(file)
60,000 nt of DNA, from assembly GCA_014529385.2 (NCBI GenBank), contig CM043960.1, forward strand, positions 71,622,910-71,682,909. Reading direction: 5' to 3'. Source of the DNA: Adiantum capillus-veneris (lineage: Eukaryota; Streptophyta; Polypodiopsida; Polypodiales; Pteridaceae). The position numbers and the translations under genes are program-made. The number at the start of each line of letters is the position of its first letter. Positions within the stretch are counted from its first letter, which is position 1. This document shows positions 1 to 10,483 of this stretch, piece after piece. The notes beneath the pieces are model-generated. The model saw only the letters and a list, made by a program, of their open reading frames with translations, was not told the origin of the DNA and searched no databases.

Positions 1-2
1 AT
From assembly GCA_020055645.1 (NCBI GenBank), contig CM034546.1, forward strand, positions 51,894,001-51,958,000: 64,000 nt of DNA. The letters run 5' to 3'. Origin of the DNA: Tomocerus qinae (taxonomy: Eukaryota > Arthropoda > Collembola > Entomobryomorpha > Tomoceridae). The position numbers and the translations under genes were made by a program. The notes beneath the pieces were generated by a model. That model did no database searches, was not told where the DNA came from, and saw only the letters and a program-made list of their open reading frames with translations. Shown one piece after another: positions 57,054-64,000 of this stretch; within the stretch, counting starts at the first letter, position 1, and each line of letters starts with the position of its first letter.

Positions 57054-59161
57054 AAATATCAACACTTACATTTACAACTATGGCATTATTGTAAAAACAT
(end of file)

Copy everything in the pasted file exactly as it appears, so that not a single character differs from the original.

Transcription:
60,000 nt of DNA, from assembly GCA_014529385.2 (NCBI GenBank), contig CM043960.1, forward strand, positions 71,622,910-71,682,909. Reading direction: 5' to 3'. Source of the DNA: Adiantum capillus-veneris (lineage: Eukaryota; Streptophyta; Polypodiopsida; Polypodiales; Pteridaceae). The position numbers and the translations under genes are program-made. The number at the start of each line of letters is the position of its first letter. Positions within the stretch are counted from its first letter, which is position 1. This document shows positions 1 to 10,483 of this stretch, piece after piece. The notes beneath the pieces are model-generated. The model saw only the letters and a list, made by a program, of their open reading frames with translations, was not told the origin of the DNA and searched no databases.

Positions 1-2
1 AT
From assembly GCA_020055645.1 (NCBI GenBank), contig CM034546.1, forward strand, positions 51,894,001-51,958,000: 64,000 nt of DNA. The letters run 5' to 3'. Origin of the DNA: Tomocerus qinae (taxonomy: Eukaryota > Arthropoda > Collembola > Entomobryomorpha > Tomoceridae). The position numbers and the translations under genes were made by a program. The notes beneath the pieces were generated by a model. That model did no database searches, was not told where the DNA came from, and saw only the letters and a program-made list of their open reading frames with translations. Shown one piece after another: positions 57,054-64,000 of this stretch; within the stretch, counting starts at the first letter, position 1, and each line of letters starts with the position of its first letter.

Positions 57054-59161
57054 AAATATCAACACTTACATTTACAACTATGGCATTATTGTAAAAACAT